There’s an expression I’ve heard all my life: “All good things must come to an end.” I heard it from my dad, my scoutmaster, or a teacher telling us it was time to stop doing whatever we were doing and move on.
Yet there is wisdom in that statement. It matches what I mentioned in last week’s blog: everything we love has a beginning and an ending. No matter how much fun we might be having or how much we are enjoying something, it will end.
In life, we can plan on when many things are going to end. When I start a week of vacation, it will end a week later.
Some endings are even scheduled out for us, like the academic calendar for a school year, we know when everything will happen.
I love baseball, and I know the season starts on opening day and ends 162 games later. Or if we’re fortunate enough to make the playoffs, it ends when we are eliminated or win the championship. We often think life is a linear process, like school and sports, a well-planned and scheduled process. You know what’s coming and when it’s coming, and you prepare for it.
But life isn’t linear. It’s unscripted, happening to us—and not in an orderly way. The unexpected will happen to us, and we should expect it, even though we don’t. It’s those unexpected endings that often throw us off the most, causing us to struggle. I certainly know it does for me.
Think back in your life about those unexpected endings. Maybe you lost a close friend who moved from your neighborhood or school, or maybe your family moved away. Have you experienced an untimely death of someone you knew or someone you loved? Have you ever had your job end when you weren’t ready?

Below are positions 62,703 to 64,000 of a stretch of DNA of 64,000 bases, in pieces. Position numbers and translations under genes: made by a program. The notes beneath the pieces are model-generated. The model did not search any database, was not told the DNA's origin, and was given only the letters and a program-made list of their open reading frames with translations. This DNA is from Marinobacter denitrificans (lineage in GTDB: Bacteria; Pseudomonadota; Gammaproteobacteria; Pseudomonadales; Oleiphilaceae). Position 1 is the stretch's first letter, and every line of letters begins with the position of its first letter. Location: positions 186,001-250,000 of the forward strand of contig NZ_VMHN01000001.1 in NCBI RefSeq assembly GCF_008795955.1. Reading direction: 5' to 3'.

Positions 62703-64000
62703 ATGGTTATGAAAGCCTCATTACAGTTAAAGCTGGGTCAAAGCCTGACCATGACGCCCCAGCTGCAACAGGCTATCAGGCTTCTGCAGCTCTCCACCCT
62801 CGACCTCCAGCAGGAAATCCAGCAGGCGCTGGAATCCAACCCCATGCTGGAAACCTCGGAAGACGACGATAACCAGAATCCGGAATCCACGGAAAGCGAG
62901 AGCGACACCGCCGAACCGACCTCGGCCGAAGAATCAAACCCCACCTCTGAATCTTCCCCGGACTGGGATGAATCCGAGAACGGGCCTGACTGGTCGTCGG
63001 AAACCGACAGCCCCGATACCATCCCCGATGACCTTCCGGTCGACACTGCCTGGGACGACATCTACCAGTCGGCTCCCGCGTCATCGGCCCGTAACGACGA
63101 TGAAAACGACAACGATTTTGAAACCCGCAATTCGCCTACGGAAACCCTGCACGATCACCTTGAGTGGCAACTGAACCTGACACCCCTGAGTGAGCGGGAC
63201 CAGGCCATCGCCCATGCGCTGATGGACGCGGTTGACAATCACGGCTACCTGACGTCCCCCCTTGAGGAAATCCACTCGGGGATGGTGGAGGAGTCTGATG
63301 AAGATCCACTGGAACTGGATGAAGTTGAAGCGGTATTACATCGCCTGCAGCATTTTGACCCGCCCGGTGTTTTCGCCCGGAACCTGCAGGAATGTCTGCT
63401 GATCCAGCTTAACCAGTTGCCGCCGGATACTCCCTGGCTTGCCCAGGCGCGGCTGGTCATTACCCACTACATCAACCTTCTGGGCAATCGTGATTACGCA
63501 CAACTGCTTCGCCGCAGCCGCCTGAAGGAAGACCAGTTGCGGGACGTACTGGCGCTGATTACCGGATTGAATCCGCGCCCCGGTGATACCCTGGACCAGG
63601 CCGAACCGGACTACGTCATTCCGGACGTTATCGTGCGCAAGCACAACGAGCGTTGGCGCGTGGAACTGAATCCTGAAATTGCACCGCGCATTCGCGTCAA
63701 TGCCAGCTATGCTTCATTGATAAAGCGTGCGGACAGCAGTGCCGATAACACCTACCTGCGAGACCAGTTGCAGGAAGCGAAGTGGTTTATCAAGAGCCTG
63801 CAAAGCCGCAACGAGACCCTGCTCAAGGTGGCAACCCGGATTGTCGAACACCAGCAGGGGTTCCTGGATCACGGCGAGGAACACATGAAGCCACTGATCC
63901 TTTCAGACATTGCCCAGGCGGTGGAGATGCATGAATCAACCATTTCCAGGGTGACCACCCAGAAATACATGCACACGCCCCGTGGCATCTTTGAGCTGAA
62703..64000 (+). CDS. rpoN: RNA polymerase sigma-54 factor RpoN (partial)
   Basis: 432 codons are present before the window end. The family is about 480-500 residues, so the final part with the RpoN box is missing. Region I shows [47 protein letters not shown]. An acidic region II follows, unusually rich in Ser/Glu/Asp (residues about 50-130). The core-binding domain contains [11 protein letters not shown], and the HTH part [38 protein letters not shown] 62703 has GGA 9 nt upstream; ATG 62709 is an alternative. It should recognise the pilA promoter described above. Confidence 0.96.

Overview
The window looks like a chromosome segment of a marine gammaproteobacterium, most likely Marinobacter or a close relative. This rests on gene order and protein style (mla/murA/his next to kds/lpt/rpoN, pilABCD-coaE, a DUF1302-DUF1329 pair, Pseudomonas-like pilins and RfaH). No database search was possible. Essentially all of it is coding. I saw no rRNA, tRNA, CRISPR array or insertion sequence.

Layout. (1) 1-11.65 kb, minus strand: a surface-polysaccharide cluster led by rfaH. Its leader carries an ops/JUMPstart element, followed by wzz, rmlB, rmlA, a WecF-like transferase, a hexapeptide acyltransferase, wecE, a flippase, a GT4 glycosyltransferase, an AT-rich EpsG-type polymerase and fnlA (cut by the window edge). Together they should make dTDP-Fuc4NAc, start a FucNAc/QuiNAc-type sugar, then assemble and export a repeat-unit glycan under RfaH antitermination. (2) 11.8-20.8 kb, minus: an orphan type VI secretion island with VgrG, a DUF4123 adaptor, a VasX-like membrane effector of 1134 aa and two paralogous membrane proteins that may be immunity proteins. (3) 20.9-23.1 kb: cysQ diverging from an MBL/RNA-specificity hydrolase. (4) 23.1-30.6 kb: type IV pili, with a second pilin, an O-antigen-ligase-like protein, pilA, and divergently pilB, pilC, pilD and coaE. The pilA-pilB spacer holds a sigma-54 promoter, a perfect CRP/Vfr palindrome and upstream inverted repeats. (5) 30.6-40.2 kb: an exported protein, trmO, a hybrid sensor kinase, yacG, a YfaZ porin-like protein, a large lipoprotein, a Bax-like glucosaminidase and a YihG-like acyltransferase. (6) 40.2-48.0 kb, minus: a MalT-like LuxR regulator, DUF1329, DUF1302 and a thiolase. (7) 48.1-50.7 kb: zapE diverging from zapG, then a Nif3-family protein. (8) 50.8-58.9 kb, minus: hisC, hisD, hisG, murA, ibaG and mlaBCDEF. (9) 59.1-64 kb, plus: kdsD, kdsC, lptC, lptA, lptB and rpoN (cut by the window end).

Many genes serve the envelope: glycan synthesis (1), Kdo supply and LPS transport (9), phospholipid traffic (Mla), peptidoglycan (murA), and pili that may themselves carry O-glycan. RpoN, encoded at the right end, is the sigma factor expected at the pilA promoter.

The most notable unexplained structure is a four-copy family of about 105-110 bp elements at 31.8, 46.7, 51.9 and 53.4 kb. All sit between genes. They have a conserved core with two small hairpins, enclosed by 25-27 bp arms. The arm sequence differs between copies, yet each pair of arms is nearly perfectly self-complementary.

I know I struggle in those times because I like to feel “in control,” and it’s in those times when I feel the most “out of control.” In those situations, it’s hard to make sense of life and what’s happening.
I don’t know about you, but I’ll be honest and tell you when I experience something like that, I immediately ask, “Why did this happen?” Experience has taught me that it’s the wrong question to ask, but it’s a natural response.
How do we get through those unexpected losses? First, accept that you will grieve the loss of what you loved or enjoyed. Talk about it with those you trust. It’s okay to shed tears or cry out to God about it.
Accept that every loss deserves some grieving time, and to deny it is a mistake. Acting like you’re okay isn’t good for you, and others probably recognize it more than you do. Honesty is essential, with yourself and others.
I’ve lost two jobs in my life. Each loss was significant and unexpected. When people asked me about it, I did my best to be honest. I told them I missed the organization and the people I worked with.
It’s okay to be angry about your loss. God is happy to hear your anger. However, though it’s natural to feel that way, guard against staying mad for too long.
Anger can help you grieve if you get it out. But don’t let your anger consume you.
Then, as you get through it, begin to look for opportunities where you might be able to help someone else who is experiencing a similar unexpected loss. I’m confident your experiences of loss will help you help someone else.
Praise be to the God and Father of our Lord Jesus Christ, the Father of compassion and the God of all comfort, who comforts us in all our troubles, so that we can comfort those in any trouble with the comfort we ourselves receive from God (2 Corinthians 1:3-4).
In the comments, tell us about your experience of an ending. How did you get through it?
Dale Kreienkamp is a keynote speaker, Human Resources consultant, and the author of How Long, O Lord, How Long? Devotions for the Unemployed and Those Who Love Them. He has experienced a personal journey of unemployment twice when both positions were eliminated in organizational restructuring. These personal experiences created a desire within him to help others impacted by unemployment through inspirational devotions. Dale is also an active volunteer at his home church and leader in his local community.